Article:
A few years ago, we learned that my cousin, Robin, had only one kidney, and it was failing. Robin is only a few years older than me, so you can imagine the reaction. We learned in July of 2007 that no one in Mom’s family matched Robin’s blood type, so there were no donors. Her family had been reaching out to everyone: churches, co-workers, anyone who would listen. We learned that July that my Dad and Robin shared a blood type.
Dad, after learning this, quietly began the process of applying to be a donor, making trips to Chicago for tests and evaluations. Only Mama, my siblings, and I knew he was doing this; we didn’t want to get anyone’s hopes up in case it didn’t work out. Finally, near the end of November, he was declared a match and the operation was scheduled for December 10. Robin knew she had a donor; she didn’t know who it was. My parents figured they had to tell their secret, since Dad and Robin would be in the same area of the same hospital in Chicago, and they’d both be quite obviously recovering from major surgery when we were all together at Christmas. They made the trek north one night to tell Robin’s parents and the rest of Mom’s side of the family and, as you can imagine, it was extremely emotional.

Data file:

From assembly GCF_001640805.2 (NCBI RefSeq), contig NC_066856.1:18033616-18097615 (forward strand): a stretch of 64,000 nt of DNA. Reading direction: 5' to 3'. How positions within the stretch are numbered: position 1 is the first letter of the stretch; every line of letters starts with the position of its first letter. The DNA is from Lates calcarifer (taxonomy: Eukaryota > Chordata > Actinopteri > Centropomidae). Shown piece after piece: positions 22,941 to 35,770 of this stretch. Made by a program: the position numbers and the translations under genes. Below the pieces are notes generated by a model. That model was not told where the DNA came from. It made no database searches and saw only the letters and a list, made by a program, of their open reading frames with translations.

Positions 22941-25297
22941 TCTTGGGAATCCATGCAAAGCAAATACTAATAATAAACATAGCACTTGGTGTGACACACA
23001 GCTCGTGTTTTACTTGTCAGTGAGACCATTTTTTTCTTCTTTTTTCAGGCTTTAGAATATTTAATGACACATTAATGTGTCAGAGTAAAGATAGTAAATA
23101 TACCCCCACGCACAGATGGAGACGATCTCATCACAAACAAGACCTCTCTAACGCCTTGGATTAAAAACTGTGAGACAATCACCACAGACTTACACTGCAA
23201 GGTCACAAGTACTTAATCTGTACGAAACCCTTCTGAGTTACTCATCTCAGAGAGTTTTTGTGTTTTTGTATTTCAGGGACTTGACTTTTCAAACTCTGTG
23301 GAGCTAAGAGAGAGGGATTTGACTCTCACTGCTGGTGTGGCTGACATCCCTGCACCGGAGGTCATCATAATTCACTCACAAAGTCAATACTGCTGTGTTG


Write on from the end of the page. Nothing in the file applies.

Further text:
On December 10, one of Dad’s kidneys was removed and given to Robin. The surgeon was amazed at the immediate production of the kidney: the surgery was a success. Soon after she awakened, Robin insisted on going to see Dad, so she slowly hauled herself and all of her gear down to Dad’s room, where he was making a much slower recovery. They just held hands and looked at each other and everyone cried and cried. Robin has since made an incredible recovery and is living a full life, as is my dad.
The best part? Dad had Robin’s name in the family Christmas gift exchange. Just like a Hallmark movie.